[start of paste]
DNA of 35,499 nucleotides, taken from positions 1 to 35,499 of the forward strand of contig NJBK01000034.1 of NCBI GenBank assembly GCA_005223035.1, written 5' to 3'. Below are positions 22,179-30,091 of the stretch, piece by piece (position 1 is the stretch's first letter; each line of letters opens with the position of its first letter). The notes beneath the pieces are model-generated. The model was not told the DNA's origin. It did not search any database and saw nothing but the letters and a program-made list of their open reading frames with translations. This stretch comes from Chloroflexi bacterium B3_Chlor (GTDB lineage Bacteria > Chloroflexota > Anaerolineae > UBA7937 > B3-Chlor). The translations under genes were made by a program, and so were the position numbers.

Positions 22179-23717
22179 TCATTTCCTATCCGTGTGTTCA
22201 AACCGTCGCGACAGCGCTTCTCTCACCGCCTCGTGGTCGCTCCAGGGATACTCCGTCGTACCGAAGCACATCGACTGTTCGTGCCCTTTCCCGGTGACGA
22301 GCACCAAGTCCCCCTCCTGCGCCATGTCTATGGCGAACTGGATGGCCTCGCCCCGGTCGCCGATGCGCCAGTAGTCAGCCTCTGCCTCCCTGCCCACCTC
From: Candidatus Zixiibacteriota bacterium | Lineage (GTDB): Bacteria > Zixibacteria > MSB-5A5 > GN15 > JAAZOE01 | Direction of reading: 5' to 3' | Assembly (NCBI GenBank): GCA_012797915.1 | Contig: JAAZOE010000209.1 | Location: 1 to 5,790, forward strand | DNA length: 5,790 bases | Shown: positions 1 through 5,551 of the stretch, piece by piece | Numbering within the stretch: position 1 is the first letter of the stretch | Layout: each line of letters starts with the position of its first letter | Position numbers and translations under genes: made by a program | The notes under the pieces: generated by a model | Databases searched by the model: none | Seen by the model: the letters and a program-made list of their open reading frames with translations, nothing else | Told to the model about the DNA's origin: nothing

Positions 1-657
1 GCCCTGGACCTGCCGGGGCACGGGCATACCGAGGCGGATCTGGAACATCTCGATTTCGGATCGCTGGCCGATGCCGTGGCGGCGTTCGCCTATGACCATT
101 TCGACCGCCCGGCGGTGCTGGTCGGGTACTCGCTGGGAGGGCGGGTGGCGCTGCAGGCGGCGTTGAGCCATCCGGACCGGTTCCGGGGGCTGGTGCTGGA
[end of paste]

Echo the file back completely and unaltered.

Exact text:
DNA of 35,499 nucleotides, taken from positions 1 to 35,499 of the forward strand of contig NJBK01000034.1 of NCBI GenBank assembly GCA_005223035.1, written 5' to 3'. Below are positions 22,179-30,091 of the stretch, piece by piece (position 1 is the stretch's first letter; each line of letters opens with the position of its first letter). The notes beneath the pieces are model-generated. The model was not told the DNA's origin. It did not search any database and saw nothing but the letters and a program-made list of their open reading frames with translations. This stretch comes from Chloroflexi bacterium B3_Chlor (GTDB lineage Bacteria > Chloroflexota > Anaerolineae > UBA7937 > B3-Chlor). The translations under genes were made by a program, and so were the position numbers.

Positions 22179-23717
22179 TCATTTCCTATCCGTGTGTTCA
22201 AACCGTCGCGACAGCGCTTCTCTCACCGCCTCGTGGTCGCTCCAGGGATACTCCGTCGTACCGAAGCACATCGACTGTTCGTGCCCTTTCCCGGTGACGA
22301 GCACCAAGTCCCCCTCCTGCGCCATGTCTATGGCGAACTGGATGGCCTCGCCCCGGTCGCCGATGCGCCAGTAGTCAGCCTCTGCCTCCCTGCCCACCTC
From: Candidatus Zixiibacteriota bacterium | Lineage (GTDB): Bacteria > Zixibacteria > MSB-5A5 > GN15 > JAAZOE01 | Direction of reading: 5' to 3' | Assembly (NCBI GenBank): GCA_012797915.1 | Contig: JAAZOE010000209.1 | Location: 1 to 5,790, forward strand | DNA length: 5,790 bases | Shown: positions 1 through 5,551 of the stretch, piece by piece | Numbering within the stretch: position 1 is the first letter of the stretch | Layout: each line of letters starts with the position of its first letter | Position numbers and translations under genes: made by a program | The notes under the pieces: generated by a model | Databases searched by the model: none | Seen by the model: the letters and a program-made list of their open reading frames with translations, nothing else | Told to the model about the DNA's origin: nothing

Positions 1-657
1 GCCCTGGACCTGCCGGGGCACGGGCATACCGAGGCGGATCTGGAACATCTCGATTTCGGATCGCTGGCCGATGCCGTGGCGGCGTTCGCCTATGACCATT
101 TCGACCGCCCGGCGGTGCTGGTCGGGTACTCGCTGGGAGGGCGGGTGGCGCTGCAGGCGGCGTTGAGCCATCCGGACCGGTTCCGGGGGCTGGTGCTGGA